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Minnesota's Coronavirus Social Distancing Grade Plummets From 'A' To 'D,' Survey Finds

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MINNEAPOLIS (WCCO) -- In late March, as social distancing and stay-at-home orders were still relatively new, a survey found that Minnesota merited top marks for adhering to those policies.

Now, as we stand entering the third month, it appears that Minnesotans are no longer at the head of the class.

A website called Unacast uses cellphone data to see how many people are interacting with each other each day.

They've assigned a score to each of the states. Back in late March, Minnesota earned an "A."

As of May 7, however, the state earns a collective grade of "D."

The biggest culprit for this fall from grace comes from the category of how much Minnesotans have reduced their non-essential visits. Unacast claims that there's been a less than 55% reduction in those, which resulted in a grade of "F" in that category.

On the more positive end, Minnesota got a "C" grade in the category of decrease in encounters density, when held against the current national baseline. That's a category Minnesota has almost always rated either a "B" or a "C."

Kris Ehresmann, director of infectious diseases and epidemiology at the Minnesota Department of Health, acknowledges the challenges of maintaining distance in tighter indoor spaces like grocery store aisles.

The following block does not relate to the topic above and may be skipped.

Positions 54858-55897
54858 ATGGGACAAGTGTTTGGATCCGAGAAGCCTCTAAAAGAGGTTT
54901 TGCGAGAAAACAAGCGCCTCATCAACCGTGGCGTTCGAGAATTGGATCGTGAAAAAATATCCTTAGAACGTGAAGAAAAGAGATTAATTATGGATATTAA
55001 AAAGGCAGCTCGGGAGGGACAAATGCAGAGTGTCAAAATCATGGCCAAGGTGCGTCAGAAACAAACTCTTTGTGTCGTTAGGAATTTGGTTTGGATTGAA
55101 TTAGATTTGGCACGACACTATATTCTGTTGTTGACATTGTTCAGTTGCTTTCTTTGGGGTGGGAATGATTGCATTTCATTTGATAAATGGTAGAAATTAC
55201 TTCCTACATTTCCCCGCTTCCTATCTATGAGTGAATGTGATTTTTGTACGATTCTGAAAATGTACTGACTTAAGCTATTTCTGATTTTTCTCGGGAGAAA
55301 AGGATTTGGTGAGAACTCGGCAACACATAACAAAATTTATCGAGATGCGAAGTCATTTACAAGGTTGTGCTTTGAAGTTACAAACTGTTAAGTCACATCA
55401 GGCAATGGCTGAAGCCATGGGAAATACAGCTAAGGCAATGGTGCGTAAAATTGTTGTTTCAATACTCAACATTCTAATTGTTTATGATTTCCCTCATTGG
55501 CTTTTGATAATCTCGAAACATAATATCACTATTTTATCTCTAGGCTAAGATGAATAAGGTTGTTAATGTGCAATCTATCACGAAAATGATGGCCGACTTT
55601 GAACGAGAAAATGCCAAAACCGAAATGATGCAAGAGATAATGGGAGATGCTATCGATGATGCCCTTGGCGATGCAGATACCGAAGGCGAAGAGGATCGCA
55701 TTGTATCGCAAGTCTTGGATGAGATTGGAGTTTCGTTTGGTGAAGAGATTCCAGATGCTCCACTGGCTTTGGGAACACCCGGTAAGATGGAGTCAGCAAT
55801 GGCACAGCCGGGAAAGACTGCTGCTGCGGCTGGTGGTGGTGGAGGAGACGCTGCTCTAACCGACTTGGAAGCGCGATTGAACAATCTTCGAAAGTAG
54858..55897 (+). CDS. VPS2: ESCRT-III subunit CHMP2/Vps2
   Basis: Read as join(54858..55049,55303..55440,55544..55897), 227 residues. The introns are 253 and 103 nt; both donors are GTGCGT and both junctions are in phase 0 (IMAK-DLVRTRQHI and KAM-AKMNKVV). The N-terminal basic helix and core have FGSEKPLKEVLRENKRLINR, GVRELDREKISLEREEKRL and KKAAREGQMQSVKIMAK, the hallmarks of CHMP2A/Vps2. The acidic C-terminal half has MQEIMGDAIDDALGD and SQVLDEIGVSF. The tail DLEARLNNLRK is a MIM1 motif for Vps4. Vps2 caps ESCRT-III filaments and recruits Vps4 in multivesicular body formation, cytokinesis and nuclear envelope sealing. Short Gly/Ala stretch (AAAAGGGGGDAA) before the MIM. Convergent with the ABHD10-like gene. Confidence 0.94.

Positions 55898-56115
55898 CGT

"If everybody's buying chocolate chips, perhaps this is the time you grab your milk," Ehresmann said. "We don't want to eliminate all human interaction, but we want to minimize the type of interaction that is dangerous in terms of COVID transmission."

Currently, no state ranks higher than a "C-" in the overall score. Alaska, South Dakota, North Dakota, Maine, Vermont, and Nevada all earned that mark. Twenty-one states currently rate an "F."

The third category Unacast ranks states on is the reduction of overall mobility. With Minnesota hovering between a 25% to 40% reduction, that rated a "D."

WCCO previously talked with Mark Lanterman, who was formerly in the United States Secret Service Electronic Crimes Task Force, and is now the CTO of Computer Forensic Services in Minneapolis. He told WCCO that Unacast bought our data from apps we have on our phones already.

"Most app developers make more money selling our personal information than they do from selling us a 99 cent app," Lanterman said. "We should make sure that we're actually reading the small print when we are installing apps on our devices."

He says the best way to maintain privacy on a smartphone is to disable location services in the phone's settings.


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